Venetoclax in Combination with Gilteritinib in Patients with Relapsed/Refractory AML

Clinical Pearls Podcasts published on March 23, 2020
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Venetoclax in Combination with Gilteritinib in Patients with Relapsed/Refractory AML

This is a study that we designed with the AbbVie and Astellas teams as well as lead investigators at other sites in the United States. The study combines two very active drugs in AML, one being a BCL-2 inhibitor, venetoclax, that is approved in the frontline setting as a combination of azacitidine or low-dose cytarabine with venetoclax for older AML, not suitable for induction; the other is a highly potent selective FLT3 inhibitor that targets both FLT3 ITD and TKD as well as dual mutation and has been approved in the relapsed/refractory setting as a single agent, the drug is called gilteritinib. The approval of gilteritinib was based on a randomized phase 3 study that showed that single-agent gilteritinib was able to produce higher response rates, bone marrow responses, CR/CRh, as well as significantly improved overall survival as compared to standard-of-care high-dose chemotherapy or epigenetic therapy. One of the big questions is, why did we do this combination? Well, one reason is that there is actually very potent preclinical synergy for the FLT3 inhibitors, gilteritinib, but also for quizartinib with venetoclax, and our group has done studies in the lab, as have AbbVie, Astellas, and Genentech teams that support a very high degree of synthetic lethality when you combine next-generation FLT3 inhibitors with the BCL-2 inhibitors such as venetoclax. Also, important to note that one of the major mechanisms of resistance or relapse post-venetoclax is MCL1 upregulation, and the FLT3 inhibitors block MCL1, thereby blocking the escape or relapsed potential by using single-agent venetoclax. And on the converse, we also know that people who had FLT3 mutations had very low or no responses to venetoclax single-agent therapy in the phase 1 study, and for those who had responses when they relapsed, a number of those had a newly detectable FLT3 clone. All of these suggested that venetoclax alone or even HMA-venetoclax may not be enough in the FLT3-mutated but a combination with a highly potent FLT3 inhibitor could induce high synergy.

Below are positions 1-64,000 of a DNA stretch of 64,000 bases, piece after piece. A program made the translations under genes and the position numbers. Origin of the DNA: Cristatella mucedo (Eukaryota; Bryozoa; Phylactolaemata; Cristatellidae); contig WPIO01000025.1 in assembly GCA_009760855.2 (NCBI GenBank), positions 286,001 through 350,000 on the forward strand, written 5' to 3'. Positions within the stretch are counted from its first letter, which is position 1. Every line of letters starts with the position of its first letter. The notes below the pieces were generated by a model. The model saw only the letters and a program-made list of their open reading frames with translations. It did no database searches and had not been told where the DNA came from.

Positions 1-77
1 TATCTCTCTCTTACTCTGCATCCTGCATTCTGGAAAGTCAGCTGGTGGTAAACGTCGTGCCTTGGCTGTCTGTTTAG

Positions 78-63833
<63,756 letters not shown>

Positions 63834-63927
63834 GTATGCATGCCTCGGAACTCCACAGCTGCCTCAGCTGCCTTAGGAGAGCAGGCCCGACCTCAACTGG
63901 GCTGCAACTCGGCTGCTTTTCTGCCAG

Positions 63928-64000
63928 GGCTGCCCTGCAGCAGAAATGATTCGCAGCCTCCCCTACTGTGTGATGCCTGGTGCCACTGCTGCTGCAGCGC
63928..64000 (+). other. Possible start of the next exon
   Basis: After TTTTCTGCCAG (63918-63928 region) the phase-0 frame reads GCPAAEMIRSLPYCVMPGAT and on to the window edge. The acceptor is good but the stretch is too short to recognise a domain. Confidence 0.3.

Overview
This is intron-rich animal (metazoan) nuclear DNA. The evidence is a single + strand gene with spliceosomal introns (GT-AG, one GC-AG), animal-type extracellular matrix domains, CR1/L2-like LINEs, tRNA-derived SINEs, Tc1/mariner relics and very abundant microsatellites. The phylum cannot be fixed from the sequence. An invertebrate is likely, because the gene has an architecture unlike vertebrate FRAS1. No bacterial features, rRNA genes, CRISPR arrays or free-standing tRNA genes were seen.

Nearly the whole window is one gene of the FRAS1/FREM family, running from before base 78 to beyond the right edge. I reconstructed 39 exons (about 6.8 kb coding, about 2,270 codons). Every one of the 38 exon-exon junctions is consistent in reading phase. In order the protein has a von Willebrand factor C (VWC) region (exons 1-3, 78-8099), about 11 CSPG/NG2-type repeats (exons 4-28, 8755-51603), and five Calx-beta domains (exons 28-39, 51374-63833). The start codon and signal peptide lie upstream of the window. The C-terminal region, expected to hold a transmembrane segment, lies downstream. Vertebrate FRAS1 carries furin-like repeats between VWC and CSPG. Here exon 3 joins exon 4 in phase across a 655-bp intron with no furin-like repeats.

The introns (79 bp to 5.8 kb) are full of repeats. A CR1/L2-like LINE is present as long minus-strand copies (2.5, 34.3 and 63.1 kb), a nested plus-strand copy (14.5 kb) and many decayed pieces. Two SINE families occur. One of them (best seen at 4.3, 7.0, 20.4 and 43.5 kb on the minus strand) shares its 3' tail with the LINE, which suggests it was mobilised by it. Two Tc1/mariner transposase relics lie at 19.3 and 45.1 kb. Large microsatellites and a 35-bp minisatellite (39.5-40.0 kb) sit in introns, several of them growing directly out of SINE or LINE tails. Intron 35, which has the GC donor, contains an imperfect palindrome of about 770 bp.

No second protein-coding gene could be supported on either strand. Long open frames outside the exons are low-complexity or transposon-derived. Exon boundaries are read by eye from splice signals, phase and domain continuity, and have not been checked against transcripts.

In this study, this is an early report. We have a total of 22 patients that have been reported, of which 18 were FLT3-ITD mutated. In the initial dose escalation period, we allowed both FLT3-mutated as well as FLT3-unmutated patients. However, after we completed the initial 12-patient dose escalation, we then only are focusing on relapsed FLT3-mutated patients, they could have had either ITD or D835 or both. We looked at dose level of 80 mg gilteritinib with venetoclax 400 mg continuously, day 1-28 as well as 120 mg gilteritinib with venetoclax 400 mg day 1-28. We did continue to apply a three-day ramp up going up on the venetoclax from 100, 200, to 400. Azoles were not allowed during the first cycles so we used caspofungin and did escalate the venetoclax to the full 400. And we did do a bone marrow at the end of cycle 1 to assess whether there was marrow myelosuppression with no active disease, presence of active disease, and that would then help us be guided towards the next step.